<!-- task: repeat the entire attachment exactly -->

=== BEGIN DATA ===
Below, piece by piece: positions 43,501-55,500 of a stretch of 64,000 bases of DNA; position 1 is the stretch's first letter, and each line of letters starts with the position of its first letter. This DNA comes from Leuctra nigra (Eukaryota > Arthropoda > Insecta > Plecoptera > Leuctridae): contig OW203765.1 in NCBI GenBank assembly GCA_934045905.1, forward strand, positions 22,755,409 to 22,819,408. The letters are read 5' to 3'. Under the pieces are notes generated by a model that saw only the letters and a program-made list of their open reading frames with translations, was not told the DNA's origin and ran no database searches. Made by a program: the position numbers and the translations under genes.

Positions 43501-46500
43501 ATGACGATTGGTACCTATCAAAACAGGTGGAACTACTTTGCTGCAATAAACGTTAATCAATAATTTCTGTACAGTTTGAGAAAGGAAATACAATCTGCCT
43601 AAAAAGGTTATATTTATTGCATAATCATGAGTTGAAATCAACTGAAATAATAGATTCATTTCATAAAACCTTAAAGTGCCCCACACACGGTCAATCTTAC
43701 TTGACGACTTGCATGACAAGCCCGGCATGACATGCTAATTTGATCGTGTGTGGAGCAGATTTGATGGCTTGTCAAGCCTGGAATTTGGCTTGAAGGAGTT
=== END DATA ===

Below, piece by piece: positions 43,501-55,500 of a stretch of 64,000 bases of DNA; position 1 is the stretch's first letter, and each line of letters starts with the position of its first letter. This DNA comes from Leuctra nigra (Eukaryota > Arthropoda > Insecta > Plecoptera > Leuctridae): contig OW203765.1 in NCBI GenBank assembly GCA_934045905.1, forward strand, positions 22,755,409 to 22,819,408. The letters are read 5' to 3'. Under the pieces are notes generated by a model that saw only the letters and a program-made list of their open reading frames with translations, was not told the DNA's origin and ran no database searches. Made by a program: the position numbers and the translations under genes.

Positions 43501-46500
43501 ATGACGATTGGTACCTATCAAAACAGGTGGAACTACTTTGCTGCAATAAACGTTAATCAATAATTTCTGTACAGTTTGAGAAAGGAAATACAATCTGCCT
43601 AAAAAGGTTATATTTATTGCATAATCATGAGTTGAAATCAACTGAAATAATAGATTCATTTCATAAAACCTTAAAGTGCCCCACACACGGTCAATCTTAC
43701 TTGACGACTTGCATGACAAGCCCGGCATGACATGCTAATTTGATCGTGTGTGGAGCAGATTTGATGGCTTGTCAAGCCTGGAATTTGGCTTGAAGGAGTT